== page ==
Hell on American Soil II

It occurred to me that certain Red-Blooded Patriotic Americans will look at my post yesterday regarding the treatment of immigration detainees and say something like: "So what? They shouldn't be here in the first place! They had it coming!"

There are two responses to this argument. First, it is not necessarily true that the people ICE has in custody are in the U.S. illegally. Many are being held pending the outcome of immigration proceedings. Sometimes they win and are allowed to remain here.

Second, the right-wing respect for "Rule of Law" is quite selective. We also have laws against abusing and neglecting prisoners. Why should people who break those laws get a pass?

If you don't have time to read the entire series of Washington Post stories, at least take a minute to read about Isaias Vasquez. Here is his story:

Vasquez had come from Mexico to the United States legally with his family when he was 2 years old. He served in the Army for two years until psychiatric problems ended his military career. Years later, when he was convicted on a drug-possession charge, he served the 1 1/2-year sentence at a Texas state psychiatric hospital. The government said the crime made him deportable, and immigration officers picked him up from the hospital and sent him to one detention center, then another. Records chronicle his paranoid delusions and auditory hallucinations.

He had been diagnosed with chronic paranoid schizophrenia in the early 1990s and had been hospitalized 18 times before he landed in Pearsall. But the staff ruled that he was not schizophrenic and cut off his medication.

Instead, on Nov. 29, 2005, they diagnosed him with an "unspecified personality disorder." Vasquez "insisted throughout session he was paranoid schizophrenic and needed medication," a social worker wrote in his medical file. But the evaluation team concluded that "his thought process and content was normal, logical and coherent." They suspected he was faking to keep his Social Security disability benefits.

They decided to take him off a drug for schizophrenia, and another for depression, and cut his dose of a second antidepressant in half. The effects were swift. A week later Vasquez was placed on suicide observation. He "smeared feces throughout the suicide observation room," his medical chart shows. The next day, "he announced in the dormitory that either he killed himself or God would do it for him, and he took all of his clothes off. Then he got down onto the floor and licked it."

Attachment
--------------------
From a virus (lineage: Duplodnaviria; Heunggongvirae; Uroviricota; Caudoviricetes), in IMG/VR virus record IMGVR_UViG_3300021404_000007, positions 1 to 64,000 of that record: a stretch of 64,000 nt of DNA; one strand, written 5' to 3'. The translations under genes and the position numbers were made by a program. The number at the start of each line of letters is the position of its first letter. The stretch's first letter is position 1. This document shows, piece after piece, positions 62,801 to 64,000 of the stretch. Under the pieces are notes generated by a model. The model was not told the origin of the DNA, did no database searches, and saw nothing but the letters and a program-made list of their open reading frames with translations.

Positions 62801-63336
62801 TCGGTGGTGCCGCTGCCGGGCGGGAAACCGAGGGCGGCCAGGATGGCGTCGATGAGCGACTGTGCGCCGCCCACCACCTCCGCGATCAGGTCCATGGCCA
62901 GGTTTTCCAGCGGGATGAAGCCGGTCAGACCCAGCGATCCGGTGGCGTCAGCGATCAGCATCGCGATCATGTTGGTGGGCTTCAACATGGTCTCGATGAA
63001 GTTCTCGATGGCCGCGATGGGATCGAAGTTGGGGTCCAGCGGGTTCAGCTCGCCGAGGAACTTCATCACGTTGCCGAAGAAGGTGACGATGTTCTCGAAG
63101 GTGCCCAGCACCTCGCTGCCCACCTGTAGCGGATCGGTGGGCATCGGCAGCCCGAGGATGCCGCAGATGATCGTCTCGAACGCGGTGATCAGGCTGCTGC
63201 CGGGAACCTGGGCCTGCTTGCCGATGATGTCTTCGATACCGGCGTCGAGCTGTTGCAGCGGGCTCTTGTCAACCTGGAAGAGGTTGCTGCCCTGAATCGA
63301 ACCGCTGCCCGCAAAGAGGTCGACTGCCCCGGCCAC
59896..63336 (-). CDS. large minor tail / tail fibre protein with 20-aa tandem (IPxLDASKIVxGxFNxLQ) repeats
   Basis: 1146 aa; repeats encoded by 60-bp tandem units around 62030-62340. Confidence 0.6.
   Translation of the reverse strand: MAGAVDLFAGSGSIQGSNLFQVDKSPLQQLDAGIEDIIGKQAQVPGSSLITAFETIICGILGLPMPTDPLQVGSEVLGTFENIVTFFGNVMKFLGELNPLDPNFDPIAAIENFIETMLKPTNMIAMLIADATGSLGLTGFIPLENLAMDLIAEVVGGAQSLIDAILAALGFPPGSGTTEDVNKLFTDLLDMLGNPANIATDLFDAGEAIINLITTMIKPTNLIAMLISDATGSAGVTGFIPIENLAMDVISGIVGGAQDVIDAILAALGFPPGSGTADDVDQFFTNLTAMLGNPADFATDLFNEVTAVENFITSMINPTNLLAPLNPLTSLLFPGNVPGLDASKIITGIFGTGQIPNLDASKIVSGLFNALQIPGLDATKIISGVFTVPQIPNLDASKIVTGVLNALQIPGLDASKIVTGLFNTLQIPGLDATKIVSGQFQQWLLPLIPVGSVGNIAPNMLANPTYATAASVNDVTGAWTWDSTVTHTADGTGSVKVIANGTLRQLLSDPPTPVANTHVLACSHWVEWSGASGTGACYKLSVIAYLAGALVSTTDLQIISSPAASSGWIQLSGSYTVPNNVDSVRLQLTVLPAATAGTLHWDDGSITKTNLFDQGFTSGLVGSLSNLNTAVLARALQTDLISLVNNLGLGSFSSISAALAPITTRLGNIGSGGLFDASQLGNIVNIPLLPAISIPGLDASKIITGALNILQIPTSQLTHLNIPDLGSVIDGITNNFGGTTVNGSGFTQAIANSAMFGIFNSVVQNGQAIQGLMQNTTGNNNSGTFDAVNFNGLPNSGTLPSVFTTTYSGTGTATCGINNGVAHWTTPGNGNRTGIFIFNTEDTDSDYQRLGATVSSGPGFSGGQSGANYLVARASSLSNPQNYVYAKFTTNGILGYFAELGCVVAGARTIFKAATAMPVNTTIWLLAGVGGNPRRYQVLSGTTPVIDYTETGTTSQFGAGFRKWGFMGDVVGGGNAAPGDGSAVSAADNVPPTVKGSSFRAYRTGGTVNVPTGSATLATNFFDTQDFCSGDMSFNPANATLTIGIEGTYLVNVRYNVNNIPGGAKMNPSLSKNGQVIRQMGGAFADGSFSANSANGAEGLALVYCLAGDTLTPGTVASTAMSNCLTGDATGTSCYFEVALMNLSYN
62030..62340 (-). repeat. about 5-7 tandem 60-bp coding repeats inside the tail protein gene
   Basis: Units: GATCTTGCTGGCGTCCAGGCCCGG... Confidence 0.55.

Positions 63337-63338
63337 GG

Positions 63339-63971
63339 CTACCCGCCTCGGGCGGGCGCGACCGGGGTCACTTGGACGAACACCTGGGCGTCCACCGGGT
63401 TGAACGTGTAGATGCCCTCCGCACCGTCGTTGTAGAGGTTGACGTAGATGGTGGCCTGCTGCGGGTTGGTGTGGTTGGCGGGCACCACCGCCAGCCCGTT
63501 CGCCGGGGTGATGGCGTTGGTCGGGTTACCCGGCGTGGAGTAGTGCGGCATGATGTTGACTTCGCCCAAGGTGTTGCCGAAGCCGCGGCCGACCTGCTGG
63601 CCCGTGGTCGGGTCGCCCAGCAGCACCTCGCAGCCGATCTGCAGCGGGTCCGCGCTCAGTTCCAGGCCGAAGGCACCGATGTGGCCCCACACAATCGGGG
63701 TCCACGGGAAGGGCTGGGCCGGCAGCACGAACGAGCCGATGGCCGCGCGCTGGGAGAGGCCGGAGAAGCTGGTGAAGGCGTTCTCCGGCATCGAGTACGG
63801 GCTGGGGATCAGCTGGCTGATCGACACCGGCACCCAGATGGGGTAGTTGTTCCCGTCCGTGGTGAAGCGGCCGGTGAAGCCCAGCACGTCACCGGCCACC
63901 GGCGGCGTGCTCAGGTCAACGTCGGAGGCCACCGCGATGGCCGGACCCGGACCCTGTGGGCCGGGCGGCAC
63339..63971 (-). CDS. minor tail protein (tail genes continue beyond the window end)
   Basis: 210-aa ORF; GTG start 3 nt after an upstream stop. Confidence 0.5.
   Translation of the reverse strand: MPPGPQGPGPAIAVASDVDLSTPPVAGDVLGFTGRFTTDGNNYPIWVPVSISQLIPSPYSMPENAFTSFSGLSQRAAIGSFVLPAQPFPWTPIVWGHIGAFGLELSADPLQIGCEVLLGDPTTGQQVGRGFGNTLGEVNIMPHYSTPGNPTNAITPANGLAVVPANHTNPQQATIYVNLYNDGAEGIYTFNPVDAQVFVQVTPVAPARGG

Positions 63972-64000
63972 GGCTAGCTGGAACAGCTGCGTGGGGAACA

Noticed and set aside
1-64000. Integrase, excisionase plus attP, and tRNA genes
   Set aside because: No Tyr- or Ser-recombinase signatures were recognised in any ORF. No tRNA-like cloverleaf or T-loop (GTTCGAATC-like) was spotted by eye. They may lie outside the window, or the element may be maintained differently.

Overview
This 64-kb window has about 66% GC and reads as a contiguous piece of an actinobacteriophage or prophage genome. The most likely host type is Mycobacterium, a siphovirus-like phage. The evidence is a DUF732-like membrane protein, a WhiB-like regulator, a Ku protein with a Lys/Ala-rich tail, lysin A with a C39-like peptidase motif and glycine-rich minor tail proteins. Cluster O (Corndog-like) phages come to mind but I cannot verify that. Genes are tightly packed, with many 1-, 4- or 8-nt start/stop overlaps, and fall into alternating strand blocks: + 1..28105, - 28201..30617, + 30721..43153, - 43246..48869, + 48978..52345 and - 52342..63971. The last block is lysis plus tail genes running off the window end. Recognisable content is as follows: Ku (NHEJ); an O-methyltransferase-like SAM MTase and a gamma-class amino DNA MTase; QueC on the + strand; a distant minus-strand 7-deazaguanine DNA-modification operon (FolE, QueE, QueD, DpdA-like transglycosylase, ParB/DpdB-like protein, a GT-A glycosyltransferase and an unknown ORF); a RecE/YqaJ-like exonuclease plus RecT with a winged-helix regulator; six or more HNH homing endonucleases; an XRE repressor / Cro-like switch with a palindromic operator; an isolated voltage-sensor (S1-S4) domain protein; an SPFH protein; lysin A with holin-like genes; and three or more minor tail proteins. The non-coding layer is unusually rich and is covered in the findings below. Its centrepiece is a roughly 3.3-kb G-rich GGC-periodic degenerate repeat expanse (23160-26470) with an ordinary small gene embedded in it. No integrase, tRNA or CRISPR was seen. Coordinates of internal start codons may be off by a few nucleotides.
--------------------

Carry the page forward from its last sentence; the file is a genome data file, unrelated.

The staff's response: They eliminated the last of his psychotropic medicine. "Mental health visits will cease at present time," says a Dec. 15 note in his medical file.


After another month, he was found sitting on his bed with only a blanket around his waist, reading a Bible aloud and screaming, "The world is coming to an end, but not until I finish using my red tape!" He refused his other medications for diabetes, high blood pressure and suspected tuberculosis.

In mid-March, Johnson stuck a handwritten note on Vasquez's cell window: "If you keep refusing to take your . . . medicines . . . YOU put YOURSELF at risk of BLINDNESS, AMPUTATIONS, HEART ATTACKS, KIDNEY FAILURE, STROKES and EARLY DEATH."

Vasquez "covered that area of the window with spit," Johnson wrote in his medical file. "I slid another copy under the door, and he turned it face down and slid it back out, and then he blocked the door with his clothing so I could not slide it under again."

On March 24, "[H]e had saved up 6 empty peanut butter jars and had some sort of yellowish liquid in them. . . . [T]he guards told him to give them up. He refused." The guards subdued him with tear gas.

They gassed him again two weeks later when he refused to give the guards the broken eyeglasses he had "tied to his head with an undershorts waistband. . . . When the room was repeatedly sprayed, he stood stoically."

Unable to persuade Vasquez to take his medicine, the staff discontinued it in late April. A final note on his behavior, from May 1, five days before his release, says he had "smeared feces on window to cell and threw water and feces under door of cell."

Even then, the staff did not reconsider its assessment that he was not schizophrenic or its decision to take away the psychotropic drugs. Their assessment of his problem: "Ineffective individual coping."

Vasquez had won his immigration case. When his common-law wife picked him up, she found him raving and gaunt. Gloria Armendariz drove him straight to the VA hospital. On the way, she recalled, "I had to cut the [car] speakers and put them in the trunk because he kept saying they . . . would listen and videotape him."

At the hospital, guards had to subdue him. He was admitted to the psychiatric ward, "which is where he needs to be," said his lawyer, Lee Teran. The next day, he was started on antipsychotics.

Helped by his medicine and no longer facing deportation, Vasquez, now 49, did something that, in his nearly five decades in the country, he'd never bothered to do: He applied to become a citizen. At the citizenship ceremony last fall, he wore a jacket, a tie and a broad smile.

Yes, the story has a happy ending, but is there any excuse for a human being to be treated this way? If a dog was forced to live in his own filth without medical treatment, people would be outraged. Yet as far as I can tell, no one at ICE has been punished or disciplined in any way for what they did to Isaias Vasquez. You can bet many more such stories remain untold.

This is the thanks our nation gives a sick veteran. God bless America.

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